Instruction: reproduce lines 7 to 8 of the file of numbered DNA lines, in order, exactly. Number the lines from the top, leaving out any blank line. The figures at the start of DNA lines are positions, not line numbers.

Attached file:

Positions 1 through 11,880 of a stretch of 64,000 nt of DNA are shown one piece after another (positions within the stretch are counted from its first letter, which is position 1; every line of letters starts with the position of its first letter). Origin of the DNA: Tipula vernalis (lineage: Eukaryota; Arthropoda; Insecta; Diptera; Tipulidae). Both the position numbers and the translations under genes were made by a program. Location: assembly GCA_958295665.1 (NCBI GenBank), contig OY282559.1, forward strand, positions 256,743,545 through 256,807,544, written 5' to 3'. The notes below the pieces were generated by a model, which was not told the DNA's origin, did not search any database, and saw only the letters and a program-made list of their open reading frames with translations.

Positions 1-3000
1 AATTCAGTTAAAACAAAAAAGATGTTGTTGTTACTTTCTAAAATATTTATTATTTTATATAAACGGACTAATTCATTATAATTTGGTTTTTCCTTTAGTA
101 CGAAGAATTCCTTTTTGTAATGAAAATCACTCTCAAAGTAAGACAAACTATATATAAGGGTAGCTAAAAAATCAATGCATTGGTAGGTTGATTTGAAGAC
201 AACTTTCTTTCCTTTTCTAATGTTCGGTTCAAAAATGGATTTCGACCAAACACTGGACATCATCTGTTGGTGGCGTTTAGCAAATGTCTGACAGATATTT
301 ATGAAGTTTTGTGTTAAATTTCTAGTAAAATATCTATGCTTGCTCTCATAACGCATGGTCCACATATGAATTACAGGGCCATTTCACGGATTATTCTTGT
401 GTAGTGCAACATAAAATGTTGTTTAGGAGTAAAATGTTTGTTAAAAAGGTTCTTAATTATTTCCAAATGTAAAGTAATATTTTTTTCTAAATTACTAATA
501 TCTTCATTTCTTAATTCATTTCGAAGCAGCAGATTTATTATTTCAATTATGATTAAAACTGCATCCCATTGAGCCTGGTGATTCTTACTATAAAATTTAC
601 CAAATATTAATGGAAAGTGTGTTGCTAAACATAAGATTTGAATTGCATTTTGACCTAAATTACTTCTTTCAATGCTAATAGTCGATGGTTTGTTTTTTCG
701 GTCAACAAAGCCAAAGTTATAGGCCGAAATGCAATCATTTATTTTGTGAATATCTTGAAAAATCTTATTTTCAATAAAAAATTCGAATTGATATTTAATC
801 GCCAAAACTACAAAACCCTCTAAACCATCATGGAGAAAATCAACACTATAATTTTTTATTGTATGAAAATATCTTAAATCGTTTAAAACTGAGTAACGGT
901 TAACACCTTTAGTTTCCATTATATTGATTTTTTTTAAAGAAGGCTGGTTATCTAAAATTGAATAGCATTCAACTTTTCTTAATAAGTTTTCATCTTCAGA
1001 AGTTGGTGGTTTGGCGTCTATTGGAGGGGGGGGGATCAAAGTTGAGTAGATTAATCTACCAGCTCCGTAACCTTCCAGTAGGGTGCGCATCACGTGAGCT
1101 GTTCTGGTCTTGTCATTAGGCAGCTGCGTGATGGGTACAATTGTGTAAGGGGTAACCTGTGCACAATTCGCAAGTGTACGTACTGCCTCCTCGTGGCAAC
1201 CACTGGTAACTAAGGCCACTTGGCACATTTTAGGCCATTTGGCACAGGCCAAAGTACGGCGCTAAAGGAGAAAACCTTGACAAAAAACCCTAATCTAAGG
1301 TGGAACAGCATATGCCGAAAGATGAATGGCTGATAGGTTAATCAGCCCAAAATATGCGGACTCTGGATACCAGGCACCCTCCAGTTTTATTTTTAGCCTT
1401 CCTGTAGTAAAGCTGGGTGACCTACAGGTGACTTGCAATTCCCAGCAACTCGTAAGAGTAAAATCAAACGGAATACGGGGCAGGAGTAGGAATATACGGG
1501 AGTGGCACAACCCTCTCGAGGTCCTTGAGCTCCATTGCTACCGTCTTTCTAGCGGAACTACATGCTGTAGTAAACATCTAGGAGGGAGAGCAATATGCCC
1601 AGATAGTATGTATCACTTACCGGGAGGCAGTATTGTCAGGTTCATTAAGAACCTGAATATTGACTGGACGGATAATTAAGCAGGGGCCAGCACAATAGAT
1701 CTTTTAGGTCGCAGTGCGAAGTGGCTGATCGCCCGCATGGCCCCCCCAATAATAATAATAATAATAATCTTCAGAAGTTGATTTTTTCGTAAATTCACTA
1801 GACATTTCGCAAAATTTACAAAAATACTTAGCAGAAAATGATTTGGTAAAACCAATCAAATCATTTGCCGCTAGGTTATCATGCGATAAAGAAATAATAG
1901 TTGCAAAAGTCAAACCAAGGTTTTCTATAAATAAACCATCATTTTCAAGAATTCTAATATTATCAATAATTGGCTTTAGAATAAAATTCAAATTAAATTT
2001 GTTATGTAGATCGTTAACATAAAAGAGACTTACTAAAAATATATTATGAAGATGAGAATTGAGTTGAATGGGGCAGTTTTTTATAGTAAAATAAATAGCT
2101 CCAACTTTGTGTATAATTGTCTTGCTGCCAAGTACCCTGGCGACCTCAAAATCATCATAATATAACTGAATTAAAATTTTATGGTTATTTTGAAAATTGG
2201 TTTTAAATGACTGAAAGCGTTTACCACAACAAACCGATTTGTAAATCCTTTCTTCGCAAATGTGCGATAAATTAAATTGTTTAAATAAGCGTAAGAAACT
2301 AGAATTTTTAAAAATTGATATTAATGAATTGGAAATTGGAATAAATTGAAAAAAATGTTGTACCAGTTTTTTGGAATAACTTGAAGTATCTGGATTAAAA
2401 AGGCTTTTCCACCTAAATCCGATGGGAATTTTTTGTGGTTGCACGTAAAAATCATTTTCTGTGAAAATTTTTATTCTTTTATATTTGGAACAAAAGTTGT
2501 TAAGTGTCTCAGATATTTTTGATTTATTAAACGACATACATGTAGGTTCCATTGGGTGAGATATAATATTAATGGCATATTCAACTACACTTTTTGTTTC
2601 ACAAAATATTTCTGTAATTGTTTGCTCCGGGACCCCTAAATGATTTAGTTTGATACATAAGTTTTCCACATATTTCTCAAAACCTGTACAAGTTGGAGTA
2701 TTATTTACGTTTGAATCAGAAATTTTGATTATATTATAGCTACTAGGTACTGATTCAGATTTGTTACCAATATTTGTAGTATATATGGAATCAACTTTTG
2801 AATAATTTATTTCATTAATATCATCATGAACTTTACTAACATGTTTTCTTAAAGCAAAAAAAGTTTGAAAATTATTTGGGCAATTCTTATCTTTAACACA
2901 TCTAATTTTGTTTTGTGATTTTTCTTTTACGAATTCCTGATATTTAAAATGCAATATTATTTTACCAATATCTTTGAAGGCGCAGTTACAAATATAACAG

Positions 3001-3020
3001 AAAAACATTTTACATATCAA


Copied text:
401 GTAGTGCAACATAAAATGTTGTTTAGGAGTAAAATGTTTGTTAAAAAGGTTCTTAATTATTTCCAAATGTAAAGTAATATTTTTTTCTAAATTACTAATA
501 TCTTCATTTCTTAATTCATTTCGAAGCAGCAGATTTATTATTTCAATTATGATTAAAACTGCATCCCATTGAGCCTGGTGATTCTTACTATAAAATTTAC